The Trouble With Crime Stats on Pot or Anything Else
Does legalizing pot lead to more crime or less? This article – which should be required reading for all journalists - reports that the answer “may be unknowable” as it details the many challenges in measuring the precise impact of laws, policies, and behaviors on crime rates. Drug use, for example, “might be a risk factor for committing crime – a behavior that’s correlated with it, and so helps predict it. And yet drugs themselves might not cause crime; drug use and crime might both have other causes (unemployment, say, or under-policing). The connection could also be random. Criminologists sometimes describe crime as a ‘chaotic system,’ and countless factors contribute to it. The passage of time makes it especially difficult to sort correlation from causation.” Reporter Matthew Hutson continues: “Statisticians are always on the lookout for a phenomenon they call ‘regression toward the mean.’ If crime randomly goes up, it may soon return to average levels on its own; the increase and subsequent reduction might be a statistical hiccup. And yet a fortuitously timed intervention – a new law, say, passed in the wake of the random increase – may appear, incorrectly, to be what brought crime under control.”
Victim Casts Glare on French Elite Tolerance of Sex With Kids
New York Times
The French writer Gabriel Matzneff never hid the fact that he engaged in sex with girls and boys who were in their early teens or even younger. Now 83, he wrote countless books detailing his insatiable pursuits and appeared on television boasting about them. “Under 16 Years Old” was the title of an early book that left no ambiguity. Still, he never spent a day in jail for his actions or suffered any repercussion. Instead, he won acclaim again and again. But the publication of an account by one of his victims, Vanessa Springora, has suddenly fueled an intense debate in France over its historically lax attitude toward sex with children. It has also shone a particularly harsh light on a period during which some of France’s leading literary figures and newspapers – names as big as Foucault, Sartre, Libération and Le Monde – aggressively promoted the practice as a form of human liberation, or at least defended it.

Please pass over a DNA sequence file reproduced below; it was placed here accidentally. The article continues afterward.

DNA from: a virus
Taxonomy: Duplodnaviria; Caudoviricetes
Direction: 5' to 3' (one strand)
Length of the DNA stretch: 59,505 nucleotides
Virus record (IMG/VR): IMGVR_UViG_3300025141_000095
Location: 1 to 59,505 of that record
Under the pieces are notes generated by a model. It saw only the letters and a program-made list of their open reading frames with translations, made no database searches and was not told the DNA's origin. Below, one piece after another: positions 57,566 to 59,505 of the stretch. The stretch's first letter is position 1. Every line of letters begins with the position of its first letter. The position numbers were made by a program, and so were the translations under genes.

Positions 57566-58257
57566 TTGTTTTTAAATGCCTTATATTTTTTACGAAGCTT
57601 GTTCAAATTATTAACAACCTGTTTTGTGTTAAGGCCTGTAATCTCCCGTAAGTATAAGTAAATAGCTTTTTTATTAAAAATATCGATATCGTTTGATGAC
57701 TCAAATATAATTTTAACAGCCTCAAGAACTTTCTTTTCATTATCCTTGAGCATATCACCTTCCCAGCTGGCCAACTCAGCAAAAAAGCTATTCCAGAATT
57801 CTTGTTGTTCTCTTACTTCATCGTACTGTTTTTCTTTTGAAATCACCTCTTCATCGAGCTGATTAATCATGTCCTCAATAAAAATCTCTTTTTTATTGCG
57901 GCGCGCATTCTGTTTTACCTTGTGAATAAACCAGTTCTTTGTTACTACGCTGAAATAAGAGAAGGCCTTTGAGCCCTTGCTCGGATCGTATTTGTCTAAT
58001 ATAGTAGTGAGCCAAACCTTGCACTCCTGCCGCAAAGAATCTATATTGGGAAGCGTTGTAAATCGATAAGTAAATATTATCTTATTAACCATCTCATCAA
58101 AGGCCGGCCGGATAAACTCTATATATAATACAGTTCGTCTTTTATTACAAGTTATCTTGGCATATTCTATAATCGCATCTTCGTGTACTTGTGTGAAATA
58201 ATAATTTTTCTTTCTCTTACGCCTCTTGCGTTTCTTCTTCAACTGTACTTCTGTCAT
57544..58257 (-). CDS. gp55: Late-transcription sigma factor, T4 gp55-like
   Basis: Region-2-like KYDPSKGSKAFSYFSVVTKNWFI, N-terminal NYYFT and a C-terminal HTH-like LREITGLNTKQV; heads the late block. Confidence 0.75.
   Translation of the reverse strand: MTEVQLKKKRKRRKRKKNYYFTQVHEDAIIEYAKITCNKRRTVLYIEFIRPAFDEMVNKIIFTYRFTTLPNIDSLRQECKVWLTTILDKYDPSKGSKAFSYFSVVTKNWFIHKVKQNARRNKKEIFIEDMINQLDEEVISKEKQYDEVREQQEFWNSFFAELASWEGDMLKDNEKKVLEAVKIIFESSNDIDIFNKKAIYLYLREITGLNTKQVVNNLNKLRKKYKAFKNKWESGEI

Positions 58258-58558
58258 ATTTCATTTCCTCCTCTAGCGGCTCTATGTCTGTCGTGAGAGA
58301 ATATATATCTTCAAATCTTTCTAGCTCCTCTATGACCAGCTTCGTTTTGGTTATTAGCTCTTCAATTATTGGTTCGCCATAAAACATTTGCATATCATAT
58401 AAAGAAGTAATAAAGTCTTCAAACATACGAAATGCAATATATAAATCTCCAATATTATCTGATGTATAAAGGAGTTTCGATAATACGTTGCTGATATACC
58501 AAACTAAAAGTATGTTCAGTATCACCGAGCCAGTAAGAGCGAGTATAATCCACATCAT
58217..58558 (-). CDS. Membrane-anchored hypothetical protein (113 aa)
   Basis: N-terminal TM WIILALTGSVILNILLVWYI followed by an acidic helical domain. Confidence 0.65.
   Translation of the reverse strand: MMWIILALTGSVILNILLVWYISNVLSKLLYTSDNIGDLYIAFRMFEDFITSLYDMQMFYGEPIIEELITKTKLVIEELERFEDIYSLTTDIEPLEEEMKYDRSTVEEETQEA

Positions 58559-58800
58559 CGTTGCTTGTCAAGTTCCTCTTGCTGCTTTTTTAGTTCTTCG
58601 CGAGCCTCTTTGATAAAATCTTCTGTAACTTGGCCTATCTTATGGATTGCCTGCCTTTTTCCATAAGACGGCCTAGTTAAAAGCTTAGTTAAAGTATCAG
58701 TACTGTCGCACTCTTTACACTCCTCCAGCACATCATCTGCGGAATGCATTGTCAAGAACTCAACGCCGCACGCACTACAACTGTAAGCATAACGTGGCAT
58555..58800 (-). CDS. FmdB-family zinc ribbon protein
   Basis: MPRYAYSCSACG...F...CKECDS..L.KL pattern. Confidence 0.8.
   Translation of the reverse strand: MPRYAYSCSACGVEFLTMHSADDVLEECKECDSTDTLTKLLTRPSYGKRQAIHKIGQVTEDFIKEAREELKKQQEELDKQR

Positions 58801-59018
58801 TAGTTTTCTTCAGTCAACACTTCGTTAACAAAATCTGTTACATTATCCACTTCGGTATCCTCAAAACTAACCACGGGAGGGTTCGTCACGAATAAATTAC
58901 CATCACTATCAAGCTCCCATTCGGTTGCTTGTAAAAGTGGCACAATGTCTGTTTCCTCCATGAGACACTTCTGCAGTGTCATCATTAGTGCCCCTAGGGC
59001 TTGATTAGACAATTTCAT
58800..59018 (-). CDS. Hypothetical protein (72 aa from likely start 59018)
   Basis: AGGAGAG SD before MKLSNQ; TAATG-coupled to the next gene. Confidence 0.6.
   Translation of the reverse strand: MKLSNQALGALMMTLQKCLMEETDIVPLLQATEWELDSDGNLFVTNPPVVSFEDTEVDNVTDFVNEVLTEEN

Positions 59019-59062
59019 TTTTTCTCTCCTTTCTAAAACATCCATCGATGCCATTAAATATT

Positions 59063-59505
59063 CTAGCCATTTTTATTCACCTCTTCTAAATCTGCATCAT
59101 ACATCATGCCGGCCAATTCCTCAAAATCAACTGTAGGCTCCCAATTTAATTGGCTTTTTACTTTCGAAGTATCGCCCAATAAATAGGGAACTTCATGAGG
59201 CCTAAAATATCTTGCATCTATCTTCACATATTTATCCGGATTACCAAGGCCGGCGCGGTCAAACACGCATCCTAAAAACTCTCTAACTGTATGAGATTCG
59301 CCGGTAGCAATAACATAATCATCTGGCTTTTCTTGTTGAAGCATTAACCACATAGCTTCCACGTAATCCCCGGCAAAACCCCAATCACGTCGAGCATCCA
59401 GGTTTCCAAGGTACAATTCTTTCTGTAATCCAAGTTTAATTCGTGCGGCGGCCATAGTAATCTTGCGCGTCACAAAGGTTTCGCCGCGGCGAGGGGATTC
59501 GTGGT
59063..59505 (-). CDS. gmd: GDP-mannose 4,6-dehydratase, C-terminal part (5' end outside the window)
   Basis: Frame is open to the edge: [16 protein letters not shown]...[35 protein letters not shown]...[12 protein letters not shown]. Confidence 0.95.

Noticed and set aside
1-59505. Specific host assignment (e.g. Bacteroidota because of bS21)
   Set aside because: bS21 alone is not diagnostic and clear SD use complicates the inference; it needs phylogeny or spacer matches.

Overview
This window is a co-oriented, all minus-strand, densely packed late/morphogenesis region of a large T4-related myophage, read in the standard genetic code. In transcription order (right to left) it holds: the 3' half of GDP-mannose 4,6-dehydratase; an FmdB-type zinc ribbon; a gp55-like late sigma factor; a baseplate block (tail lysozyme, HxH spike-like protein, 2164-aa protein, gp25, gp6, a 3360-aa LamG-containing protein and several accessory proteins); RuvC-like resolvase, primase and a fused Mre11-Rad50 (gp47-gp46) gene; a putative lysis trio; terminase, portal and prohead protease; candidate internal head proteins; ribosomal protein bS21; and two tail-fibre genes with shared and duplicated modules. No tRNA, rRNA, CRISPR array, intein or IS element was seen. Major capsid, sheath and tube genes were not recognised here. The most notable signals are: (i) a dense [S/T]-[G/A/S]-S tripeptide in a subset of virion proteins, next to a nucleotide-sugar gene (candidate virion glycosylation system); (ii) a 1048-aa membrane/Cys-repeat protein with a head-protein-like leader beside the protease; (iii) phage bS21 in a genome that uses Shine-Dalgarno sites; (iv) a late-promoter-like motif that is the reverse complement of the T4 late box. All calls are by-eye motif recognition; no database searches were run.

Secretive Company Selling Cops Cameras Hidden in Gravestones
A surveillance vendor that works with U.S. government agencies, such as the FBI, DEA, and ICE, is marketing spying capabilities to local police departments, including cameras that are hidden inside a tombstone, a baby car seat, and a vacuum cleaner. The brochure highlights some of the capabilities on offer to law enforcement agencies, from the novel to the sometimes straight-up bizarre. Special Services Group, the vendor, would not comment for the article, so the article focuses on the types of items being offered rather than on who is buying the items and how they are being used. But it does highlight the fact that surveillance equipment is getting cheaper, smaller and better” which means it is almost certainly in wider use.